The City’s Budget Committee conducted three days of public consultations (January 12-14, 2016) about the proposed 2016 Operating and Capital Budgets that affect all workers who work for the City of Toronto. The details in the 2016 budget show how staffing levels, gapping rates and vacancies have had a major impact on the delivery of City services. Over 2500 jobs remain unfilled in the City’s workforce because of gapping and vacancies. Local 79, along with many other organizations and agencies, wants the City to find long-term, sustainable solutions to its revenue problem.
Dear Councillor Crawford and Members of the Budget Subcommittee:
RE: BV5.1 – Public Presentations on the 2016 Capital and Operating Budgets
On behalf of 20,000 City workers, members that CUPE Local 79 represents, I would like to share my impressions and concerns about the preliminary 2016 Operating Budget.
Toronto is a dynamic city with the potential to be the best city to in which to live, work, play and raise a family, but the truth is we face some incredible challenges that stop us from reaching our potential. We are the most unequal city in Canada with the highest concentration of working poor, and that number continues to rise. There are too many people in our city who just can’t make ends meet.
There have been promises made and many hopes pinned on the outcome of these budget deliberations ̶ promises made that we will invest in the services and supports our communities need as part of City Council’s made-in-Toronto poverty reduction strategy. Yet the proposed budget just doesn’t deliver ̶ and in some instances the cuts and cost savings buried in the details will make matters worse.
- Child Care
The Children’s Services Operating Budget has been reduced by 1% despite the need for the system to expand and provide more child care spaces and subsidies. Parkside Child Care pre-school program is being closed.
- TTC – transit
Expanded bus services and improvements are not included in the budget.
- Toronto Community Housing
Repairs to TCH housing are unfunded Many of the Mayor’s Task Force on Toronto Community Housing recommendations are incomplete and there’s no dedicated funding in the budget to finish the job.
- Shelter, Support & Housing Administration
Two drop-in warming centres for the homeless ̶ that are currently open 24/7 for the coldest months of the year (January and February) – will not have the resources to continue unless the budget is changed to accommodate this lifesaving service for the most vulnerable population in Toronto.
The City’s commitment to achieve a target of 90% occupancy in emergency shelters will not be met – shelters will continue to be full-up every night.
- Social Development, Finance & Administration
Toronto Youth Employment (YET) Program to reach out and help youth at risk of violence and crime is not in the budget.
- Parks, Forestry & Recreation
There is no money in the budget to finish the job of expanding the ten Council-approved youth spaces. The last three were supposed to be completed this year, but the money is missing in the 2016 budget.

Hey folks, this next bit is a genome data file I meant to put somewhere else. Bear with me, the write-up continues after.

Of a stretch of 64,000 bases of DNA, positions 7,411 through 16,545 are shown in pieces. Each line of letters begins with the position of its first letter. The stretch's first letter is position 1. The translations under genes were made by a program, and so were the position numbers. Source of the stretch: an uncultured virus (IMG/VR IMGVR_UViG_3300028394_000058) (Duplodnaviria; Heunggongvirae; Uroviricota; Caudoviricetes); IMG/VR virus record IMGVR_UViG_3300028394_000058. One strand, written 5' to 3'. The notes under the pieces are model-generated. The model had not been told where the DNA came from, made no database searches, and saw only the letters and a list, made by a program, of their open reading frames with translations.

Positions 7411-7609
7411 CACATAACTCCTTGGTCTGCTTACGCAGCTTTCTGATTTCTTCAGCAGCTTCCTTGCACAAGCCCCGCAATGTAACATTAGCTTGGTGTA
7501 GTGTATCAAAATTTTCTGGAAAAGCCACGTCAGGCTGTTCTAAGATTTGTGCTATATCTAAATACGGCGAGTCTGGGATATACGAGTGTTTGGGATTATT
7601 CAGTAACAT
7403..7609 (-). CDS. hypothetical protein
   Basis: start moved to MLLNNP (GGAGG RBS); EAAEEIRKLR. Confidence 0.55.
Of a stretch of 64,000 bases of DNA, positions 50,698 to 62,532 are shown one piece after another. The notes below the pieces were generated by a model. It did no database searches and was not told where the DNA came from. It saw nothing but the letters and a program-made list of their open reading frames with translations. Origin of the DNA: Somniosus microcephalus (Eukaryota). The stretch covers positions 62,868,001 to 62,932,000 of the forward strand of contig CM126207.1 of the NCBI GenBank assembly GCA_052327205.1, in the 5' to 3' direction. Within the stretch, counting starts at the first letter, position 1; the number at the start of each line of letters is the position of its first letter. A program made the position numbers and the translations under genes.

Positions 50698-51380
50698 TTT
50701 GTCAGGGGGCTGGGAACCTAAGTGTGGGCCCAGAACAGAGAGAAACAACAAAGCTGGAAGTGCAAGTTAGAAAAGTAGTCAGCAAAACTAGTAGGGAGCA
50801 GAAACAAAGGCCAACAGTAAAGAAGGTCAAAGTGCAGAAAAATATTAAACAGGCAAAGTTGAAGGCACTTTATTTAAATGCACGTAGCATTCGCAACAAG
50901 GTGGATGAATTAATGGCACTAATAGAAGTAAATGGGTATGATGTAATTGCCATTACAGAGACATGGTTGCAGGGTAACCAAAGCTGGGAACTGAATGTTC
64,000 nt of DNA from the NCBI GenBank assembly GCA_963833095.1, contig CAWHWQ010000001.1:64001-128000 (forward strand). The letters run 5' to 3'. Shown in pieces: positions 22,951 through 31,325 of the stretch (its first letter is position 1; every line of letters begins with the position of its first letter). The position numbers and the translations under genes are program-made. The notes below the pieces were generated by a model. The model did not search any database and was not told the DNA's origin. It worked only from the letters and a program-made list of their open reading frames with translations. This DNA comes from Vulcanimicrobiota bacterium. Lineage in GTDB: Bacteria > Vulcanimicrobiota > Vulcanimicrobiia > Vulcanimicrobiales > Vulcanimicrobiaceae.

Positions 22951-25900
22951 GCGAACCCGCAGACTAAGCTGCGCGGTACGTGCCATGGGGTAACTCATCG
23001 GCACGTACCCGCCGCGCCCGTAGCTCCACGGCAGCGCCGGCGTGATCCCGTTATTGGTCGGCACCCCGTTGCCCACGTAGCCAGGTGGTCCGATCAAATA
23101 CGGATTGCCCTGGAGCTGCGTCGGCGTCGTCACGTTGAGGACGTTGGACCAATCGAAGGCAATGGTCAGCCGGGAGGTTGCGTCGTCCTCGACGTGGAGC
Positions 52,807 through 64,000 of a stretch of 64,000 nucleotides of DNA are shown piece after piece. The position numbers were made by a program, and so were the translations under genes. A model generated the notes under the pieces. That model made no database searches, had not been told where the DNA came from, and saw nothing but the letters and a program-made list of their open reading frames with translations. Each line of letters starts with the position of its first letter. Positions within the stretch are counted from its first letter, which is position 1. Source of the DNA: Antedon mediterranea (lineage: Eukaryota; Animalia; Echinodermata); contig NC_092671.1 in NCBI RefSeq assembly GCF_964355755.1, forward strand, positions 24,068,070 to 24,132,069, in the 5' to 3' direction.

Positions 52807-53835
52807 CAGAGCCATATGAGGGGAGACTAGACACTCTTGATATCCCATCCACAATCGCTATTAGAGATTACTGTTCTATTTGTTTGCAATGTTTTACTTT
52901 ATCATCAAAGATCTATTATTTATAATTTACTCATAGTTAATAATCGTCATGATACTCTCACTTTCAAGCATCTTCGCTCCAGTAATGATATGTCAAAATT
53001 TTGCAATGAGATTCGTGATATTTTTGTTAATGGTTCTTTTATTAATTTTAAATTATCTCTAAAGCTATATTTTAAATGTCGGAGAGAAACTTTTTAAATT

- Toronto Employment & Social Services
The program started in 2015 to support single parents who face barriers accessing employment has been cut. There is no funding available in the 2016 budget to continue providing that critical support.
- Board of Health
Expanding the student nutrition program, as part of the multi-year strategy to ensure all children in Toronto have a healthy breakfast, is not included in the 2016 preliminary budget.
WHAT’S HAPPENING TO THE CITY’S WORKFORCE IN THE 2016 BUDGET?
After years of promising to reduce gapping and vacancy levels there are still over 2,500 unfilled jobs in the City’s workforce complement. (According to the 2015 third quarter Operating Variance.) That means City workers have fewer resources to deliver services to residents. Workers are forced to watch as programs are cancelled and service standards lowered.
It’s not surprising that vacancies remain high. Divisions are forced to absorb additional costs while expanding programming. Consistently Divisions report that they are underspending their budgets by savings in salaries and benefits through vacancies – that’s how they’re hitting the City’s imposed budget targets.
We can see from the details in the 2016 budget how staffing levels, gapping rates and vacancies have had a major impact on the delivery of City services. The complexities of communities’ needs are also increasing. Rising poverty and an aging population are just two challenges our communities face that require increasingly sophisticated services which are impossible to deliver without sufficient staffing.
Insistence on keeping property tax increases at or below the rate of inflation means the City needs to finally engage in an adult discussion about what tools we can use to invest in the services and supports that our growing communities need to truly prosper.
Toronto shouldn’t be fostering temporary/part-time precarious work, cutting services, contracting out, delaying projects, underfunding programs, and leaving 2,500 jobs vacant. We need long-term sustainable solutions to our revenue problem, not a fire-sale of City assets that may provide quick cash for “bricks and mortar” projects but make the City’s operating budget even more anemic. It’s time to invest in Toronto’s potential as a great, inclusive, liveable city – a city that works for everyone.